The tetragametic state has important implications for organ or stem-cell transplantation. Chimeras typically have immunologic tolerance to both cell lines. Thus, for a tetragametic human, a wider array of relatives and other persons may be eligible to be organ donors.

Microchimerism

Microchimerism is the presence of a small number of cells, genetically distinct from those of the host individual, and an organ. The most common form is fetomaternal microchimerism (or fetal chimerism) whereby cells from a fetus pass through into the mother. Fetal cells have been documented to persist in maternal circulation for as long as 27 years. Microchimerism had also been shown to exist after blood transfusion to severely immune compromised population of patients who suffered trauma.

Research chimerism

In biological research, chimeras are artificially produced by mixing cells from two different organisms. This can result in the eventual development of an adult animal composed of cells from both donors, which may be of different species — for example, in 1984 a chimeric geep was produced by combining embryos from a goat and a sheep. A chicken with a quail’s brain has been produced by grafting portions of a quail embryo into a chicken embryo.

Interspecies chimeras are made in the laboratory. In addition to the famous geep, there are rat/mouse chimeras and a rabbit/human chimera that was not allowed to develop beyond a few days. Like hybrids, the parent species must be closely enough related in order to produce live offspring that are relatively healthy. Chimeras between different varieties of mice are relatively common in embryology. By fusing cells of differently coloured or otherwise genetically distinct mice, researchers have been able to see how embryos form and which structures are related (arise from which line of cells).

In August 2003, researchers at the Shanghai Second Medical University in China reported that they had successfully fused human skin cells and rabbit eggs to create the first human chimeric embryos. The embryos were allowed to develop for several days in a laboratory setting, then destroyed to harvest the resulting stem cells. Increasingly realizable projects using part-human, part-animal chimeras as living factories for producing cells or organs for xenotransplantation raise a host of ethical and safety issues.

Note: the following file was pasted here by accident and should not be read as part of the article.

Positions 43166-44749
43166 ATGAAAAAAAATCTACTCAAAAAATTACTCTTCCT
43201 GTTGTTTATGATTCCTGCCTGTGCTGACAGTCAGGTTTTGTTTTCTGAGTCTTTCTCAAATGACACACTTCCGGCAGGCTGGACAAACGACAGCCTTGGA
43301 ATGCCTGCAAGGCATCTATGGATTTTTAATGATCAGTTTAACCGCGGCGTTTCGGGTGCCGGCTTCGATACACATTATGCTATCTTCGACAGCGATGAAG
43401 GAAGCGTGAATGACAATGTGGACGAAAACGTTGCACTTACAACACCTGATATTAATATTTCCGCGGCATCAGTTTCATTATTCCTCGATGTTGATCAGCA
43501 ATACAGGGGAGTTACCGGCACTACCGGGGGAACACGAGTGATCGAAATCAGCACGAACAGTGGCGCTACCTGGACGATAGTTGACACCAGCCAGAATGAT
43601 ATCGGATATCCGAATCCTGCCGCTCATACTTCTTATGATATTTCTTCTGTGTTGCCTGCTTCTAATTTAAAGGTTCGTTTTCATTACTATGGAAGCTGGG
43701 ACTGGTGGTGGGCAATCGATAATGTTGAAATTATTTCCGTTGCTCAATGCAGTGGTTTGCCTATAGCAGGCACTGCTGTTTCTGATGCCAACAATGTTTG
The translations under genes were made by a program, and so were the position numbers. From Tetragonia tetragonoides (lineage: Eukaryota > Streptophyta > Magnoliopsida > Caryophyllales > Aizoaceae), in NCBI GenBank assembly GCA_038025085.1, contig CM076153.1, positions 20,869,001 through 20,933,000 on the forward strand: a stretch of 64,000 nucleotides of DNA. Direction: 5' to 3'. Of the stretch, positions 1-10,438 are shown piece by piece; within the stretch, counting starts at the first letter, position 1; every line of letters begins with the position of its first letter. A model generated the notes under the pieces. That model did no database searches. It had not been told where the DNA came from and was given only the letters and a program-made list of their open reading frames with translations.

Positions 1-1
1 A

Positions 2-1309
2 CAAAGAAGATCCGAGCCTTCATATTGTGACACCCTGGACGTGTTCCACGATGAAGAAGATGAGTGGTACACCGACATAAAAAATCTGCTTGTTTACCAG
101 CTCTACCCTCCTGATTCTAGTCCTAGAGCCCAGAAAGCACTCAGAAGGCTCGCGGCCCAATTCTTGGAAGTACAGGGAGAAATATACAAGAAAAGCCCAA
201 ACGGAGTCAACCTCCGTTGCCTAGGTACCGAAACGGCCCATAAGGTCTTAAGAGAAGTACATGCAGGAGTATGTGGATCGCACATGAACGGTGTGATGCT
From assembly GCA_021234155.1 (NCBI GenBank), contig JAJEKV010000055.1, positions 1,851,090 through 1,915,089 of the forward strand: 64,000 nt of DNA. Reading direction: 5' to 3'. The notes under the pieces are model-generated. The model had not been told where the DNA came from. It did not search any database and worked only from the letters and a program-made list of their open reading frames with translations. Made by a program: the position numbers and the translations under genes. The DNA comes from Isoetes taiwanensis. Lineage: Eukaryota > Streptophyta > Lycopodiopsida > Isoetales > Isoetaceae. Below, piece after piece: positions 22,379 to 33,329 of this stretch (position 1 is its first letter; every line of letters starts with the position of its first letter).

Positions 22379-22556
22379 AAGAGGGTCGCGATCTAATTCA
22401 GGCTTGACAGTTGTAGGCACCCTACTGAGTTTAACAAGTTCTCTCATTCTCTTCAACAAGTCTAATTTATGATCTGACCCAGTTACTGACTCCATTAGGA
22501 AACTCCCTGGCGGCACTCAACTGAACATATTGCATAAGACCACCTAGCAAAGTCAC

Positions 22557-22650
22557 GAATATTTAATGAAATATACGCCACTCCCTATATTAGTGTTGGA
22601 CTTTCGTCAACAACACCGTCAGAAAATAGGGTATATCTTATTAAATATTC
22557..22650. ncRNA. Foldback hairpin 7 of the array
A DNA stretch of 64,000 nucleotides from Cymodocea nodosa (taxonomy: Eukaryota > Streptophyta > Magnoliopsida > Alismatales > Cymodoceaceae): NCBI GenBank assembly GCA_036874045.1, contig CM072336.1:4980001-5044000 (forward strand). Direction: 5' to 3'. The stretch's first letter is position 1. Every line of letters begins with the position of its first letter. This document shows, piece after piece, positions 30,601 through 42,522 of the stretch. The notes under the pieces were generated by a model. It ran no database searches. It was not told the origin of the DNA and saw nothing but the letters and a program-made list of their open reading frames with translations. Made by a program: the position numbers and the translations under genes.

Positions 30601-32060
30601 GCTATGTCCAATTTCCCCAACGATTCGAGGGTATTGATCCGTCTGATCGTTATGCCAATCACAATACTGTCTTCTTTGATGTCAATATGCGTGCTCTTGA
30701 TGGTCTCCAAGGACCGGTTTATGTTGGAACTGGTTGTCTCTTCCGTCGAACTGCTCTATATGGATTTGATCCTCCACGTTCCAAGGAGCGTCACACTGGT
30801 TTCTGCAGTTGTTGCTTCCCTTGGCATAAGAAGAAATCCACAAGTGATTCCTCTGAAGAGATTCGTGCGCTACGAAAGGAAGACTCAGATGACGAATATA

Chimeras should not be confused with hybrids, which are organisms formed from two gametes (each from a different species) which formed a single zygote. All cells in a hybrid originate from this single zygote. For example, a mule is a hybrid created from the sperm of a donkey and the egg of a horse.

Chimeras should also not be confused with mosaics, which are organisms with genetically different cell types, but which again originate from a single zygote.

Chimera Proteins

In April 2005, scientists at the University of California created a chimera protein of a human protein and cat protein. They fused the feline Fel d 1 protein (the protein that triggers an allergic reaction in susceptible people) with a human protein known to suppress allergic reactions. When tested in mice, the chimeric protein stifled cat allergy. The feline part of the protein binds to the specific immune cells that generate the allergic reaction to Fel d 1. The human part of the protein also binds to the immune cells and tells them to stop reacting. Because the human part is more dominant, the allergic reaction is halted. Chimeric proteins could be used to desensitise allergy sufferers by retraining their immune system.